10. 10. FOREIGN POLICY IMPACTS DOMESTIC POLITICS (2)Realists are prone to argue that the anarchic internationalsystem affects domestic policies and those subservientsystems, as national survival requires the functions of thenation-state to coordinate its policies. Neo-realists wouldargue that it works both ways with the international systemaffecting domestic policies and vice versa. National-interestsdo not merely have to deal with survival, but also otherinterests that may vary according to moral, economic or eventhe quest for additional resources for consumption.
  11. 11. FOREIGN POLICY IMPACTS DOMESTIC POLITICS (3)Kenneth Waltz refers to globalization as a homogenizationprocess that equalizes prices, products, wages, wealth, ratesof interest and profit margins. It is a movement that can sparkresistance both within the United States as well as around theworld. This can come from religious fundamentalists, andlabor unions. Thomas Friedman would disagree with TipO’Neill’s assertion that “all politics are local”. Friedman wouldsay this was wrong, for all politics is now global in nature, “Theelectronic herd turns the whole world into a parliamentarysystem, in which every government lives under the fear of ano-confidence vote from the herd”. It is interesting to point outhere that most economies remain local. In fact those countrieswith the largest economies do most of their businessdomestically.
  12. 12. TOWARDS EUROPEAN INTEGRATION (1)The European Union is a supranational organization of 27European member states. With the goal of establishingpolitical and economic union, some member states—particularly the United Kingdom—fear the establishment of apan-European “superstate.” As the European Union hasexpanded from 15 members when it was created in 1995, to27 members in 2007 (and with still more members on thehorizon), it addresses a greater number of policy areas and isan increasingly important actor on the world stage.
  13. 13. TOWARDS EUROPEAN INTEGRATION (2)Discussions to develop a new EuropeanConstitution began in 1994. While progresswas quickly made in some areas, in otherareas negotiations faltered. As of 2007, thefuture of the new European Constitution isuncertain. Already, twenty EU membershave ratified the Constitution, and severalothers are in the process of ratifying thedocument. However, to come into force, theEuropean Constitution has to be ratified byall EU member states, and voters in Franceand the Netherlands have already rejectedthe Constitution in popular referenda.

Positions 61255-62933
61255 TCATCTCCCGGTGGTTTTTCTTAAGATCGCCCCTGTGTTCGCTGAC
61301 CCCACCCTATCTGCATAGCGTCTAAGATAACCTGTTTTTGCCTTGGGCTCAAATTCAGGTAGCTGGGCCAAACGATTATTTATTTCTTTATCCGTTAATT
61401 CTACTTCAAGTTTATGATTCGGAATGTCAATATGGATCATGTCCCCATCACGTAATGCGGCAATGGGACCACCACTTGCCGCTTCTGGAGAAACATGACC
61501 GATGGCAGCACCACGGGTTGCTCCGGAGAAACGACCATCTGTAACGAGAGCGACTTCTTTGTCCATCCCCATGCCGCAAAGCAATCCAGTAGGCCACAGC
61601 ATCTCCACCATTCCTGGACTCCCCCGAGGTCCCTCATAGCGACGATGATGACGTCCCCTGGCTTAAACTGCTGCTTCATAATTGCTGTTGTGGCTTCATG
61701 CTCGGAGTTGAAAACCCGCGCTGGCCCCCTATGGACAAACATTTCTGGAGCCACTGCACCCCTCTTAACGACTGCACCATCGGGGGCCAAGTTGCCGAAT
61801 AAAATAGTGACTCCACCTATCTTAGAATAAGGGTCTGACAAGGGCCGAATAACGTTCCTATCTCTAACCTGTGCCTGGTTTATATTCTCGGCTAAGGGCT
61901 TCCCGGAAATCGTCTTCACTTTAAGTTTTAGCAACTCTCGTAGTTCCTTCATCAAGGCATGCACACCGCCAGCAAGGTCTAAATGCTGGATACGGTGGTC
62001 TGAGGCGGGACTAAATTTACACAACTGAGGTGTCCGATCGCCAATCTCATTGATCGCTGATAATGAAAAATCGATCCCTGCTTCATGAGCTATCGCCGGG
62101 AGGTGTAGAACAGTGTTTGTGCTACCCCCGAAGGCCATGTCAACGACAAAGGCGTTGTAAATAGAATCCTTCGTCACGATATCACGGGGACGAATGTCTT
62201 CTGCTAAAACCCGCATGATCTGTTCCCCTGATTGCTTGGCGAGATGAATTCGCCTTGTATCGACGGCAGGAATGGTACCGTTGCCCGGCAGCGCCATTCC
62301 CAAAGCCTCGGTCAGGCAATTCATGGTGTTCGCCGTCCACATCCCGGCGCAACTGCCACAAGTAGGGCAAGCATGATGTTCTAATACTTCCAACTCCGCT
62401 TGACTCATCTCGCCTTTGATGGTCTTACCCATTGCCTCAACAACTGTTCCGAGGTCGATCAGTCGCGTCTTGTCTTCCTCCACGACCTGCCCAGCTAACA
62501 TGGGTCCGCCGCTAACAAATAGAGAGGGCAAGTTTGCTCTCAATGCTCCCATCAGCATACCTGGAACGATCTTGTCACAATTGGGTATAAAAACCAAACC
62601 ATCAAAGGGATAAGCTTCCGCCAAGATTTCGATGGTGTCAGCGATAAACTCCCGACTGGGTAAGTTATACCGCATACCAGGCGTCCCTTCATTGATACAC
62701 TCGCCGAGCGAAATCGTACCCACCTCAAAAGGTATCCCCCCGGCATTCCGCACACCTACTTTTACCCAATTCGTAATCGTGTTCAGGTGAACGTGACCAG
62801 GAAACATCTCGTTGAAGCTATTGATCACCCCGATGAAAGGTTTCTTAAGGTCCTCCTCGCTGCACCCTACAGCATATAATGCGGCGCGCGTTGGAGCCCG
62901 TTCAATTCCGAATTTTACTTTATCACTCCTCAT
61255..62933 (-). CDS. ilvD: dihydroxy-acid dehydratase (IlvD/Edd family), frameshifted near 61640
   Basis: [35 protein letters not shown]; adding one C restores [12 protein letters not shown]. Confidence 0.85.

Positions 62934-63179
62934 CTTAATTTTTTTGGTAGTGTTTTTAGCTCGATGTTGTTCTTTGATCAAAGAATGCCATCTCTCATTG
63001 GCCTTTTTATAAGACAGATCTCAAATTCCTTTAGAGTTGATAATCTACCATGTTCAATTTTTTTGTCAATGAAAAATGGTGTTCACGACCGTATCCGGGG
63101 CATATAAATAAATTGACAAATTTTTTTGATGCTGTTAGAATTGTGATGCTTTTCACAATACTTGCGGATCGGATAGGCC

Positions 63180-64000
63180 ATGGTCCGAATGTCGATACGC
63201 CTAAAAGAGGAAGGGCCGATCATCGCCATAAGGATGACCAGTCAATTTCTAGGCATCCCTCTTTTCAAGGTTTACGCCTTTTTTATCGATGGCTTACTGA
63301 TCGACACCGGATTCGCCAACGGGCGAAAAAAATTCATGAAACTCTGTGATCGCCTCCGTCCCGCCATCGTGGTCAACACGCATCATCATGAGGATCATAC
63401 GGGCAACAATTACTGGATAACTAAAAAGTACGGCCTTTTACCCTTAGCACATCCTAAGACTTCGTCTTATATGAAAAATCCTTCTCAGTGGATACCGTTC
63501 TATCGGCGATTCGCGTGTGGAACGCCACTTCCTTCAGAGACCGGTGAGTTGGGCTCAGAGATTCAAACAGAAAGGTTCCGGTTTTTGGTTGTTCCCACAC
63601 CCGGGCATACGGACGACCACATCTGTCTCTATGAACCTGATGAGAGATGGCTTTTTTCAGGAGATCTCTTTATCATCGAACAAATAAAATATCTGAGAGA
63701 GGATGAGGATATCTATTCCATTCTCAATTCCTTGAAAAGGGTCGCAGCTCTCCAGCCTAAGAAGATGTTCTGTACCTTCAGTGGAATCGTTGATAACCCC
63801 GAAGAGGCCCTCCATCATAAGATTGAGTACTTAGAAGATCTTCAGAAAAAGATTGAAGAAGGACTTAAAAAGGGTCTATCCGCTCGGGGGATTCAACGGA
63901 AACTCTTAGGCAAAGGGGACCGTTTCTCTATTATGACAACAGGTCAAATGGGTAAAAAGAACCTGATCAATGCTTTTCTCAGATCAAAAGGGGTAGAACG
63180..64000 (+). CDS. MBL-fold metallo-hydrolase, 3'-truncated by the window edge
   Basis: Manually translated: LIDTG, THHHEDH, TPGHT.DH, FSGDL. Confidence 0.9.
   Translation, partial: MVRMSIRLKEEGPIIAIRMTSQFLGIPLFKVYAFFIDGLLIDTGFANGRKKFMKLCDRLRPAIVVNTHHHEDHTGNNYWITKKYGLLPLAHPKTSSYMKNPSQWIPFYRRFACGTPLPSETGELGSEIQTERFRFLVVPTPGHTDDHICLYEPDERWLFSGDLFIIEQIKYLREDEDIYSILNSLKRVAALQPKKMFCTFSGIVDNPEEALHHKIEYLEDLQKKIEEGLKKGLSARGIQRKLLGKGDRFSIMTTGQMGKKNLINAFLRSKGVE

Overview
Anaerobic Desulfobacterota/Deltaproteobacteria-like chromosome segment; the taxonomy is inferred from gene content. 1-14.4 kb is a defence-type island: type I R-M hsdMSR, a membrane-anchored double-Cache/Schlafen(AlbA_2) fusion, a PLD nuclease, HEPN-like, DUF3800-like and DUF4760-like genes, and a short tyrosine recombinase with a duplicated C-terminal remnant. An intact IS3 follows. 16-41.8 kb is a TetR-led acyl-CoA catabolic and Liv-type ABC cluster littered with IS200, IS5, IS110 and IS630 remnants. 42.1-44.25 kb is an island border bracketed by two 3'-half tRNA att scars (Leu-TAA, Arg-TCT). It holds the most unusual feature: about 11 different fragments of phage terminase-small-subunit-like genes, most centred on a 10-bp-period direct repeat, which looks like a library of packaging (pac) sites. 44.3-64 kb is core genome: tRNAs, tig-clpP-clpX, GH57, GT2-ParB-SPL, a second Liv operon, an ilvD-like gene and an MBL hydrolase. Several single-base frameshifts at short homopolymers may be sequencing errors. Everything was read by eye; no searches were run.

14. 14. WHY SOME DON’T EMBRACE DEMOCRACYConsolidated democracies possess capitalist economies withless certain democracies making slow progress in this regard,while authoritarian governments are most likely to shun fromeconomic reform. Various reasons exist why some countrieshave failed to fully embrace liberal and free-market reforms. First,the public may have different opinions about these reforms thatmay or may not be equally shared by opposition forces. Second,how the transition to liberal and free-market reforms areundertaken can affect the decision of authoritarian elites to tradein their political capital for economic gains. Third, the method ofthe transition to capitalism can determine what side wins orloses. Fourth, degrees of nationalism can determine whetherpolitical leaders are able to hold their society together during thetribulation transformation to democracy.
  15. 15. WILSON’S 14 POINTS TO THE UN (1)World War I, or commonly referred to at that time as the GreatWar, originated in Europe due to mounting militant nationalismthat had been escalating for decades. With the immediatecause of the war being the assassination of ArchdukeFerdinand of Austria-Hungary by Gavrilo Princip, a 19-year oldSerbian nationalist, in Sarajevo on June 18, 1914. As the warbegan to spread across Europe, President Woodrow Wilsonappeared before a joint session of Congress on April 2, 1917to ask for a declaration of war against Germany.
  16. 16. WILSON’S 14 POINTS TO THE UN (2)President Woodrow Wilson addressed the United StatesCongress on January 8, 1918 to enunciate American war aimsconstrued in “The Fourteen Points”, with the last pointestablishing “A general association of nations…affordingmutual guarantees of political independence and territorialintegrity to great and small states alike.” However, only theworld’s acceptance of all 14 points could the establishment ofa general association of nations be made. Woodrow Wilson’sproclamation that America’s entrance into World War I was acrusade to “make the world safe for democracy” would in turnpresent an opportunity for his 14 points to construct andmaintain world peace.